Early Civilizations:

 

Complex Societies of the New

and Old Worlds

 

Dr. Kathryn Denning

 

 

 

 

 

Anth 2150, Sept 2007 - Apr 2008

 


 

23 Oct 2007... Welcome!

 


 

Plan for the day

 

1   Announcements.

This week's reading: Ch 6, "Studying the Intangible".

Tomorrow in tutorial: bioarchaeology - working with casts of skeletons to learn about how we determine age and sex etc. from the skeleton. Come ready to interact with the (fake) bones! Bring the handout you'll receive in class today.

 

Next week's reading, to do before class:

1) "Bioarchaeological and biocultural evidence for the New England Vampire folk belief" by Sledzik and Bellantoni. Click here to download pdf.

2) "Vampires and Death in New England, 1784-1892" by Michael Bell. Click here to download pdf.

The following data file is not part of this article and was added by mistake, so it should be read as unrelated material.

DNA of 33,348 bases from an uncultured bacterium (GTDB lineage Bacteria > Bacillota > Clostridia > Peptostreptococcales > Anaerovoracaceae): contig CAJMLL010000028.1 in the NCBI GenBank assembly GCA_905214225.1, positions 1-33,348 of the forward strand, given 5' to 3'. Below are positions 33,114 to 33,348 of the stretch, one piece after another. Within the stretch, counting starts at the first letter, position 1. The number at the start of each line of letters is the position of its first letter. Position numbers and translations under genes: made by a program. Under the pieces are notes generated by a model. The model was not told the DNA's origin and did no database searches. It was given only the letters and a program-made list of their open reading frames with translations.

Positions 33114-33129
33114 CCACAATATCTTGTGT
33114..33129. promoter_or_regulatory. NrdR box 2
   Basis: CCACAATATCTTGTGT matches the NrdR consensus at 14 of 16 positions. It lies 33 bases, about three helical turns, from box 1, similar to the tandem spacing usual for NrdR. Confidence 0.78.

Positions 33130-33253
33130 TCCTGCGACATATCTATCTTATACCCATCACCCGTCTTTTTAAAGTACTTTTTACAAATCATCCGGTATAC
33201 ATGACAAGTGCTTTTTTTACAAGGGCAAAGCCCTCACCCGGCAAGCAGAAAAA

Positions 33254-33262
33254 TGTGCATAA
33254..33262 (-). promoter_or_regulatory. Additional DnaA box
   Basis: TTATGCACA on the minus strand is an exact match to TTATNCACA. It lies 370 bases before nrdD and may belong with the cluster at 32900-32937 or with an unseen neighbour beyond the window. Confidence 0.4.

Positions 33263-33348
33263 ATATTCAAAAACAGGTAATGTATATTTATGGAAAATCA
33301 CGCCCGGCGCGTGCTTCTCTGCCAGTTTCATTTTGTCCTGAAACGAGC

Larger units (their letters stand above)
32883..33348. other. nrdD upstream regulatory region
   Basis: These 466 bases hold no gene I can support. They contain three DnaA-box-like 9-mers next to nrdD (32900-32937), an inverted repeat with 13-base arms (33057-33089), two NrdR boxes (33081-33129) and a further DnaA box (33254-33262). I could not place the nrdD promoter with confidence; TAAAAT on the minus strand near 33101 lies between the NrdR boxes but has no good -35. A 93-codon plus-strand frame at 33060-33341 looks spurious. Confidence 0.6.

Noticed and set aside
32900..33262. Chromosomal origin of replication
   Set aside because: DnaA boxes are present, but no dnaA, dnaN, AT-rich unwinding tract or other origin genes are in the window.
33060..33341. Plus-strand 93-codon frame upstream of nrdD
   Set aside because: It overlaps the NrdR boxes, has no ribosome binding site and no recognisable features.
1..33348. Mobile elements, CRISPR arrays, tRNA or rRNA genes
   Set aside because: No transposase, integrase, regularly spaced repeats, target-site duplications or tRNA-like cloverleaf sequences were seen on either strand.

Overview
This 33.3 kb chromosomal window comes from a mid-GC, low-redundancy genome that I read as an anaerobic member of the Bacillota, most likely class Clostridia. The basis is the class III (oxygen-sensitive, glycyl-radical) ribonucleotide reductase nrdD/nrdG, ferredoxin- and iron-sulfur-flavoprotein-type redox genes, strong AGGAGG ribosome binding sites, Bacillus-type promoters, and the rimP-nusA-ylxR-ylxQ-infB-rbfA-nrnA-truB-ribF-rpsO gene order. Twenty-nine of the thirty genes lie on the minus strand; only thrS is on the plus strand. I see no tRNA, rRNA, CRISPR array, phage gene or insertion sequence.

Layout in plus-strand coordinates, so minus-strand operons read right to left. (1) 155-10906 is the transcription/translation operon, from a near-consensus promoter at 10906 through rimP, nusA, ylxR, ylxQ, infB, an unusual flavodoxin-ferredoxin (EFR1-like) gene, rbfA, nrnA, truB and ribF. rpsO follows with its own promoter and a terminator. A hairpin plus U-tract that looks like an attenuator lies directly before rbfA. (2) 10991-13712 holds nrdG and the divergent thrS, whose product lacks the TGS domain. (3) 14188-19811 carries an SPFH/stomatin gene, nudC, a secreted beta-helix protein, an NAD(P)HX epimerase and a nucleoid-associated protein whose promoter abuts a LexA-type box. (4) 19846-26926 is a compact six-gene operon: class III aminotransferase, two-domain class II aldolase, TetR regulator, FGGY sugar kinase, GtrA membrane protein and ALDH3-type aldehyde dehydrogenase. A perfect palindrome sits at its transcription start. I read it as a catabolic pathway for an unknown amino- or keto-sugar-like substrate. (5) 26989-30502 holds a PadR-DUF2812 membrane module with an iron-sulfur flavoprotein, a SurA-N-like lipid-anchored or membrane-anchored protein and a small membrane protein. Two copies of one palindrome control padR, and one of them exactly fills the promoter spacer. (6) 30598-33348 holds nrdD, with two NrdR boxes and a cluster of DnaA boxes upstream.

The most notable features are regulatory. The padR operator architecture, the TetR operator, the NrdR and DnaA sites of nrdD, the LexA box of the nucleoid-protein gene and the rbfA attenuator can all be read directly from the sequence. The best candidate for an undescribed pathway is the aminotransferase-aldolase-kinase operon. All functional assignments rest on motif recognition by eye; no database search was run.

Next week in lecture: special Hallowe'en feature on the dead and the undead... we'll be watching some clips from a documentary on vampires.  (If you want to watch the full show, it's airing on the Discovery Channel Canada on Sunday 28th at 9 pm. OR we'll be having a screening here at York on Tuesday 30th, 5-7, in Accolade West 006.  But please be warned: it's violent and gory. Don't let young children watch it!)

 

 

 

 

2   Lecture: a) Studying the Intangible... and b) introduction to bioarchaeology

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Last week in tutorial, you discussed:

 

What can we really know about past people's lives? What can't we know?

 

 

What you said

 

- depends on exact preservation of body and context

 

 

Can know Can't know

- the who/what/when/where

- interacted with others

- bones give insight into physical labour in life

- where they were from

- nutrition and food